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LISA STEEN PROCTOR

Staff Reporter

Is Los Angeles destined to become completely devoid of financial institution headquarters?

In the last five years, L.A. has lost several major banking headquarters to other cities primarily through consolidation.

Bank of America took over Security Pacific National Bank, Wells Fargo & Co. grabbed up First Interstate Bank and First Nationwide Holdings acquired California Federal Bank.

Each time the entity that remained was headquartered in San Francisco and L.A. gave up another headquarters.

If Washington Mutual Inc. beats out H.F. Ahmanson & Co. in its current bid for Great Western Financial Corp., the L.A. area could lose yet another corporate base this time to Seattle.

Is there any particular reason L.A. has repeatedly suffered the loss when financial institutions are consolidated?

The answer lies more with where the chips have fallen in each individual case with a bit of history playing a role, say most experts.

“Each case has been driven by specific reasons, and it has had a cumulative effect on Los Angeles,” said Russell Goldsmith, chief executive officer of City National Bank in Beverly Hills. “It just worked out that way each involved different stories, a different set of facts.”

Louis Nevins, president of the Western League of Savings Institutions, agreed. “I wouldn’t view the fact that, for example, when CalFed was put into combination with First Nationwide and the headquarters happened to be in San Francisco, (it was) an indication that these institutions are not interested in doing business in L.A. in every sense of the word,” said Nevins. “It just happens that the surviving bank powerhouses are in San Francisco.”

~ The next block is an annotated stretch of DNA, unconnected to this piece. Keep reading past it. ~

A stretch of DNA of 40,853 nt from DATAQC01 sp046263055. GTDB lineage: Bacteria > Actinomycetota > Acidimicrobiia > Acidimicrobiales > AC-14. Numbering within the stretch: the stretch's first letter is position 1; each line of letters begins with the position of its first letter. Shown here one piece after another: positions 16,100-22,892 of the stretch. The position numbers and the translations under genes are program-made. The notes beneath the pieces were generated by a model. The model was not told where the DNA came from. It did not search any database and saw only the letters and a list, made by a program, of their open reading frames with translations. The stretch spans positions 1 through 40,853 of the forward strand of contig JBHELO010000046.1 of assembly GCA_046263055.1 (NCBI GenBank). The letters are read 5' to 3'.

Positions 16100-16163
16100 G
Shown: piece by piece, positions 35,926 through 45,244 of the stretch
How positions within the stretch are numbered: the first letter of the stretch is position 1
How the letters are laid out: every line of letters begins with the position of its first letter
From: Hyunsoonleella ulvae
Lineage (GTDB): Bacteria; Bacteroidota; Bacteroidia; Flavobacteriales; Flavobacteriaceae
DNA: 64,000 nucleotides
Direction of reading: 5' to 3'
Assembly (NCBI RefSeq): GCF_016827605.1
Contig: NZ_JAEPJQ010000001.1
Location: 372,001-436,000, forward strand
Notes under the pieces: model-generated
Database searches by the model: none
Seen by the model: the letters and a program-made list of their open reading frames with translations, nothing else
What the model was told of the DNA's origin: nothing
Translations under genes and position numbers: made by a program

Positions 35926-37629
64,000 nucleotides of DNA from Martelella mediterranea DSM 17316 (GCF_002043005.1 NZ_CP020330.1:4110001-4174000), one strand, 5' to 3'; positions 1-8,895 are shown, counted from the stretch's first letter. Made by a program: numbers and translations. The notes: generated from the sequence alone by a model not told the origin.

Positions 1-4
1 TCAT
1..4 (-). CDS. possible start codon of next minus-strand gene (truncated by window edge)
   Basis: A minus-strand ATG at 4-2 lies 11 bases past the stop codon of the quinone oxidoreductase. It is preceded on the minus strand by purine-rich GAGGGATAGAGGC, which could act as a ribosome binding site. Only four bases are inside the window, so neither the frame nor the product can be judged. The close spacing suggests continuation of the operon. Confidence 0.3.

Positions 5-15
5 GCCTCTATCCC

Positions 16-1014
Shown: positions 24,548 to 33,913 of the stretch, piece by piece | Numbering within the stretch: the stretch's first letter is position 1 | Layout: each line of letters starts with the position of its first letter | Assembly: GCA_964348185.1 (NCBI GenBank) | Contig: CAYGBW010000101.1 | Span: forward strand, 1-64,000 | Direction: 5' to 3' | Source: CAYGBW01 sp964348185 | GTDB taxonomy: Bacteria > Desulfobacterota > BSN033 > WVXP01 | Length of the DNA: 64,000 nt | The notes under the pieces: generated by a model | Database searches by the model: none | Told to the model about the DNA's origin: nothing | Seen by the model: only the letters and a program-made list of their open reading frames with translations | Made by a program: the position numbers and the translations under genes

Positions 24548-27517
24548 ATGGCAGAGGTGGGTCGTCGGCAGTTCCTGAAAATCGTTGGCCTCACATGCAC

The winners in the consolidation game may have more to do with where some of the bigger banks historically have been located.

“San Francisco has history it has traditionally been the center of finance on the West Coast,” said John Stafford, vice president of the California Bankers Association. “Wells Fargo has been in San Francisco since 1952, Bank of America since 1904, when it was the Bank of Italy.”

In other words, it’s the companies, not the towns, said Stafford. “It’s the strength of the corporations, combined with the structural forces pushing the consolidation trend in banking and financial services,” he said.

The result has been that L.A.’s more-digestible institutions have often been on the losing end of consolidation leaving the ever-growing institutions in San Francisco.

“Historically, a majority of the larger institutions have been in San Francisco,” said Stanley Michota, president of the L.A. Headquarters Association, a group devoted to attracting and retaining corporate headquarters in Los Angeles. “L.A. has more candidates to be eaten rather than eaters.”

This relative weakness may have been caused in part by the local economy over the last five years, said Stafford. “The Bay Area experienced a relatively mild recession that lasted a relatively short time. The business environment in L.A. was not so great for quite awhile,” he said.

Jim Bradshaw, an analyst at Pacific Crest Securities, agrees that L.A.’s extreme economic highs and lows have contributed to the area coming up at the short end of the stick in many consolidations.